Overtreated: Why Too Much Medicine Is Making Us Sicker and Poorer

Shannon Brownlee, Author . Bloomsbury $25.95 (343p) ISBN 978-1-58234-580-2

Contrary to Americans' common belief that in health care more is more—that more spending, drugs and technology means better care—this lucid report posits that less is actually better. Medical journalist Brownlee acknowledges that state-of-the-art medicine can improve care and save lives. But technology and drugs are misused and overused, she argues, citing a 2003 study of one million Medicare recipients, published in the Annals of Internal Medicine , which showed that patients in hospitals that spent the most “were 2% to 6% more likely to die than patients in hospitals that spent the least.” Additionally, she says, billions per year are spent on unnecessary tests and drugs and on specialists who are rewarded more for some procedures than for more appropriate ones. The solution, Brownlee writes, already exists: the Veterans Health Administration outperforms the rest of the American health care system on multiple measures of quality. The main obstacle to replicating this model nationwide, according to the author, is a powerful cartel of organizations, from hospitals to drug companies, that stand to lose in such a system. Many of Brownlee's points have been much covered, but her incisiveness and proposed solution can add to the health care debate heated up by the release of Michael Moore's Sicko . (Sept.)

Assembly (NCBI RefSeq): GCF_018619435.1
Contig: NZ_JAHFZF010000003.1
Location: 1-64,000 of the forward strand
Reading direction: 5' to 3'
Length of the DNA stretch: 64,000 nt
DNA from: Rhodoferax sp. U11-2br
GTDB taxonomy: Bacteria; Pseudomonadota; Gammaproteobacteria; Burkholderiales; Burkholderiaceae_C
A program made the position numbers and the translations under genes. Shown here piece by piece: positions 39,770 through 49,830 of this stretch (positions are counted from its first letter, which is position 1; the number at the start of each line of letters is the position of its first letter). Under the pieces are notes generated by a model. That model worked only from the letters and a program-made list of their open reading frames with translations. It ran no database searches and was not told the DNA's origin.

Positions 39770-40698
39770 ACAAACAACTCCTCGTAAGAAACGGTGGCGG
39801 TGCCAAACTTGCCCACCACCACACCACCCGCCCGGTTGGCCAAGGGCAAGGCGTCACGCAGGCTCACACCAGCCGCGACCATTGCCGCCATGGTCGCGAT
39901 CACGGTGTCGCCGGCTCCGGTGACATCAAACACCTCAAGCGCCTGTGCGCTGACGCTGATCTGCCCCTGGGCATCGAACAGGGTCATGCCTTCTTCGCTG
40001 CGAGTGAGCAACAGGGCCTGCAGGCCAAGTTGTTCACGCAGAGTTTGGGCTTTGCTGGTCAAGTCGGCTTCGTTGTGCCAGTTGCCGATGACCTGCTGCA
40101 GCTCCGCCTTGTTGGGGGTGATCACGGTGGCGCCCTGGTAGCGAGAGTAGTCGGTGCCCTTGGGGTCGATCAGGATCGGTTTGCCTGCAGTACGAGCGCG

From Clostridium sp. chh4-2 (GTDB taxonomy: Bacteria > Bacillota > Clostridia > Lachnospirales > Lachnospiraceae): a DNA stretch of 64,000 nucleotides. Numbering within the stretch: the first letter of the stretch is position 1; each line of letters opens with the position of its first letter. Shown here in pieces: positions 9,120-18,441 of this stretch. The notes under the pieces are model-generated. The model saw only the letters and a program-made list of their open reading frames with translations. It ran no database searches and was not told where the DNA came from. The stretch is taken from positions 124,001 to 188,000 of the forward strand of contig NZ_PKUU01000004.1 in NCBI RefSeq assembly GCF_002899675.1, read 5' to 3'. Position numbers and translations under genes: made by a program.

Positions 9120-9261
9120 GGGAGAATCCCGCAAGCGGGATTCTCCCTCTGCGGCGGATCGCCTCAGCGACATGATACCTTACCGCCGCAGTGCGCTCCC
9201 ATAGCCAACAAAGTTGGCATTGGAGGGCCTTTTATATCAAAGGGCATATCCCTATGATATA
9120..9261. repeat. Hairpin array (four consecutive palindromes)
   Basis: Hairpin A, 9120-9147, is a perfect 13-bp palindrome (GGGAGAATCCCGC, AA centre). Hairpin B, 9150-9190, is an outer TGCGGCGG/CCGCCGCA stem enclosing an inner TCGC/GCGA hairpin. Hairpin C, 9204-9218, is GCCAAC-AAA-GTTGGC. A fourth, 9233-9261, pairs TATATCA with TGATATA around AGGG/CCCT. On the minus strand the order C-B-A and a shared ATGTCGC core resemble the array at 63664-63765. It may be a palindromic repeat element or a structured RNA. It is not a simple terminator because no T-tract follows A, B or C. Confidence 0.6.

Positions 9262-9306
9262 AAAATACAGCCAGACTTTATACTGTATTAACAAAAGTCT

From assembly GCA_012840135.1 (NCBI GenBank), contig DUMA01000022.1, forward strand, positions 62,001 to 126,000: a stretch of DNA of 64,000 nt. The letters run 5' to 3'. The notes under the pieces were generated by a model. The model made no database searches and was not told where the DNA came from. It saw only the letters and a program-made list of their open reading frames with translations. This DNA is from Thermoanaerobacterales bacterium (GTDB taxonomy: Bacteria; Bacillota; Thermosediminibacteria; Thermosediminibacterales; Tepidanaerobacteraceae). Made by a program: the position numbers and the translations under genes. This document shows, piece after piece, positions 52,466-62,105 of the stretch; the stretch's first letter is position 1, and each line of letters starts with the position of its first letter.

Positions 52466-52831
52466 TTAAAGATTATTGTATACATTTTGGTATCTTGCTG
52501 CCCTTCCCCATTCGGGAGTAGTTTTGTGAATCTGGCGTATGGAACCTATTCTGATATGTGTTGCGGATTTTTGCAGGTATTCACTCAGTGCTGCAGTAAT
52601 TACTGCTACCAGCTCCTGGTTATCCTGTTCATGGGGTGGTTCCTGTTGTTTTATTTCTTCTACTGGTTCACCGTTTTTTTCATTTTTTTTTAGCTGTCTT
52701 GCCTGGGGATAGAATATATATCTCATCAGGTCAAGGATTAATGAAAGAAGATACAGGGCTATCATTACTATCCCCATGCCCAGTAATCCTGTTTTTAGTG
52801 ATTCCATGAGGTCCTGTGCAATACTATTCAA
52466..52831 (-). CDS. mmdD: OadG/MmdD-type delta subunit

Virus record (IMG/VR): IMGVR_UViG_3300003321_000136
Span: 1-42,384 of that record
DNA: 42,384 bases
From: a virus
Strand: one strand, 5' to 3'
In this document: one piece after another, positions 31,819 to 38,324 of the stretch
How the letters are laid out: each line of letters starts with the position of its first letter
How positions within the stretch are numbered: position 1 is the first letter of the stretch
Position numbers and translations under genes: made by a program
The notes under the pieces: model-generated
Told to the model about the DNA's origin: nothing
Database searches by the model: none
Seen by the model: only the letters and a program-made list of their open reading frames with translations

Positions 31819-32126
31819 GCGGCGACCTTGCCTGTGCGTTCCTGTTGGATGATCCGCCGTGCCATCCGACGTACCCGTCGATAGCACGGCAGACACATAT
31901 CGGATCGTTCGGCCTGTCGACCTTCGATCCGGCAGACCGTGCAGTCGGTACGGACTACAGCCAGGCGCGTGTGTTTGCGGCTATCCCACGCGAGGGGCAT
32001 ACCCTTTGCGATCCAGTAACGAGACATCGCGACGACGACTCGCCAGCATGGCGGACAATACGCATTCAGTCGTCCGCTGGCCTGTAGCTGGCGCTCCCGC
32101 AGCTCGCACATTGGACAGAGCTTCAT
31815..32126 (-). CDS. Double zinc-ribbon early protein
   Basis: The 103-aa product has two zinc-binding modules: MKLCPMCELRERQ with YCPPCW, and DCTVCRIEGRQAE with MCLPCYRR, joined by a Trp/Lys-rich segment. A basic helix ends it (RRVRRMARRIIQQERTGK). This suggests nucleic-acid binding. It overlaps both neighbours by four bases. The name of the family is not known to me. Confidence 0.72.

Reviewed on: 07/23/2007
Release date: 09/01/2007
Genre: Nonfiction
Open Ebook - 978-1-59691-729-3
Paperback - 350 pages - 978-1-58234-579-6
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